Helmholtz Gemeinschaft


Kardiomyopathien und Myokarditis [Cardiomyopathies and myocarditis]

Item Type:Article
Title:Kardiomyopathien und Myokarditis [Cardiomyopathies and myocarditis]
Creators Name:von Knobelsdorff-Brenkenhoff, F. and Schulz-Menger, J.
Abstract:Clinical issue: Cardiomyopathies and myocarditis are frequently challenging in clinical practice regarding differentiation, risk stratification and treatment strategy. There are various disease entities which often affect young or middle-aged adults and the course is variable from asymptomatic and irrelevant for prognosis to sudden cardiac death or severe heart failure even at an early age. Making the right diagnosis is therefore fundamental to correctly identify affected patients and to initiate treatment steps in time. Standard treatment: Whereas causal treatment options exist for some forms of cardiomyopathy, the majority of patients receives standard heart failure and device therapy but others require lifelong careful monitoring. Diagnostic work-up: The diagnosis of cardiomyopathy is mainly based on the cardiac phenotype; therefore, non-invasive imaging is very important. Cardiovascular magnetic resonance has become the gold standard to assess cardiomyopathy as it combines functional information (e.g. wall motion) with myocardial tissue analysis (e.g. fibrosis and edema) and in some cases it can replace invasive endomyocardial biopsies. Performance: The importance of cardiovascular magnetic resonance to assess cardiomyopathy is based on several aspects: accurate analysis of cardiac dimensions and function, non-invasive tissue analysis to make the diagnosis (e.g. myocarditis), estimation of prognosis by non-invasive tissue analysis, high reproducibility for accurate follow-up examinations, potential for technical improvements (e.g. quantification of extracellular volume fraction by T1 mapping). Achievements: In all types of cardiomyopathy, cardiovascular magnetic resonance has a major impact on the differential diagnosis, risk stratification and treatment. In some entities the appropriate clinical use is already confirmed by evidence (e.g. myocarditis) and in others there are first encouraging results that indicate the future potential (e.g. risk stratification in hypertrophic cardiomyopathy). Practical recommendations: Cardiovascular magnetic resonance has evolved as the gold standard to assess cardiomyopathy as it provides both functional and morphological information. It is recommended to use this technique in a comprehensive approach to achieve complete work-up of affected patients.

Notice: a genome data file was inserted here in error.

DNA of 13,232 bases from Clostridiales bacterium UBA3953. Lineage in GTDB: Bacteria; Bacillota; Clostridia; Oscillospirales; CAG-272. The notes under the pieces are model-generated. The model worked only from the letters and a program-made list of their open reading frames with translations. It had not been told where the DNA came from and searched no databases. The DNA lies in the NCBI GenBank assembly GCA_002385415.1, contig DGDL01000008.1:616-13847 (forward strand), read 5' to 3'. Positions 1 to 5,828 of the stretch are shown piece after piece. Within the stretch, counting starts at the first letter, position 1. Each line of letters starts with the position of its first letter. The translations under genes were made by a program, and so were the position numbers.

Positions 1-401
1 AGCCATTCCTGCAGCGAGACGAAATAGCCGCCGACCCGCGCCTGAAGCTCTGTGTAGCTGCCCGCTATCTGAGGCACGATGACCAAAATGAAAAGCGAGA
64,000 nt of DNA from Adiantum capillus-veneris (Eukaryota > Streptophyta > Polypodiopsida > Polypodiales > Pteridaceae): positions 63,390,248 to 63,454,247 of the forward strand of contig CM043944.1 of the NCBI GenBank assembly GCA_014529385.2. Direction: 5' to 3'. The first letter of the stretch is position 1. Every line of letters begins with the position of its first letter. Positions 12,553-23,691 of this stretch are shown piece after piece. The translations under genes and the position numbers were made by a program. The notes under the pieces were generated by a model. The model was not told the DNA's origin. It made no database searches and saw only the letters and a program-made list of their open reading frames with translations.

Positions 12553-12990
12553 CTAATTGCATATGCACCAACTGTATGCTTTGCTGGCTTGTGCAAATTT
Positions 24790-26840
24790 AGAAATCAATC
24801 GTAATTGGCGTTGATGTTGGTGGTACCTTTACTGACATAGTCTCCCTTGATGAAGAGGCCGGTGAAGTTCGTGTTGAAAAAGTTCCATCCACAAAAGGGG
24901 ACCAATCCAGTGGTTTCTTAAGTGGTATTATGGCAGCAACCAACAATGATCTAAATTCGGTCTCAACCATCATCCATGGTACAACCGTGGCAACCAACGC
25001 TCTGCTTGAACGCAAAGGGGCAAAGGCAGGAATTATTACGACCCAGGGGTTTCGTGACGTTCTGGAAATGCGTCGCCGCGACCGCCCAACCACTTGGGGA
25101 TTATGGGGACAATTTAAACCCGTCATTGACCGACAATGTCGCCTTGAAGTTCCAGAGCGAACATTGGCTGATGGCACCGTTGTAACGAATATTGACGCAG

Keywords:Classification, Diagnostics, Non-Invasive Imaging, Cardiovascular, Magnetic Resonance Imaging
Page Range:8-14
Date:January 2013
Official Publication:https://doi.org/10.1007/s00117-012-2380-6
PubMed:View item in PubMed

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